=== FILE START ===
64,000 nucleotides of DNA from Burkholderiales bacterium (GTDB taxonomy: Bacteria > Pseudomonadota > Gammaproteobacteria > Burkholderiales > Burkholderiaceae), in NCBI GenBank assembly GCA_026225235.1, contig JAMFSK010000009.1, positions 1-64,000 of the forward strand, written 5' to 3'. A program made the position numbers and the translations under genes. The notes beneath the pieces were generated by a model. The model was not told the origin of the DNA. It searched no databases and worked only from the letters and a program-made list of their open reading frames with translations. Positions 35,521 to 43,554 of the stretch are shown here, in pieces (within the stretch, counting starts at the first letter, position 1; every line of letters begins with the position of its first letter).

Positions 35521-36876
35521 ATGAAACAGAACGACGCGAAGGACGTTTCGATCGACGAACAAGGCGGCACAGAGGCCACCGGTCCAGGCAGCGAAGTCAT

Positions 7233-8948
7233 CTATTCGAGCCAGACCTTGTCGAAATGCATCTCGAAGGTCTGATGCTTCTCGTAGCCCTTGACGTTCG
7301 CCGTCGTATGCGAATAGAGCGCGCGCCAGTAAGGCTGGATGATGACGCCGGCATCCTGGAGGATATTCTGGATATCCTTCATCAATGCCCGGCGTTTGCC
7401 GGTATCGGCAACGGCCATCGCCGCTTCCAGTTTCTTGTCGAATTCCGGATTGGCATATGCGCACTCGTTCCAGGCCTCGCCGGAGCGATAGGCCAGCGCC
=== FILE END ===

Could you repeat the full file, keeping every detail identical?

64,000 nucleotides of DNA from Burkholderiales bacterium (GTDB taxonomy: Bacteria > Pseudomonadota > Gammaproteobacteria > Burkholderiales > Burkholderiaceae), in NCBI GenBank assembly GCA_026225235.1, contig JAMFSK010000009.1, positions 1-64,000 of the forward strand, written 5' to 3'. A program made the position numbers and the translations under genes. The notes beneath the pieces were generated by a model. The model was not told the origin of the DNA. It searched no databases and worked only from the letters and a program-made list of their open reading frames with translations. Positions 35,521 to 43,554 of the stretch are shown here, in pieces (within the stretch, counting starts at the first letter, position 1; every line of letters begins with the position of its first letter).

Positions 35521-36876
35521 ATGAAACAGAACGACGCGAAGGACGTTTCGATCGACGAACAAGGCGGCACAGAGGCCACCGGTCCAGGCAGCGAAGTCAT

Positions 7233-8948
7233 CTATTCGAGCCAGACCTTGTCGAAATGCATCTCGAAGGTCTGATGCTTCTCGTAGCCCTTGACGTTCG
7301 CCGTCGTATGCGAATAGAGCGCGCGCCAGTAAGGCTGGATGATGACGCCGGCATCCTGGAGGATATTCTGGATATCCTTCATCAATGCCCGGCGTTTGCC
7401 GGTATCGGCAACGGCCATCGCCGCTTCCAGTTTCTTGTCGAATTCCGGATTGGCATATGCGCACTCGTTCCAGGCCTCGCCGGAGCGATAGGCCAGCGCC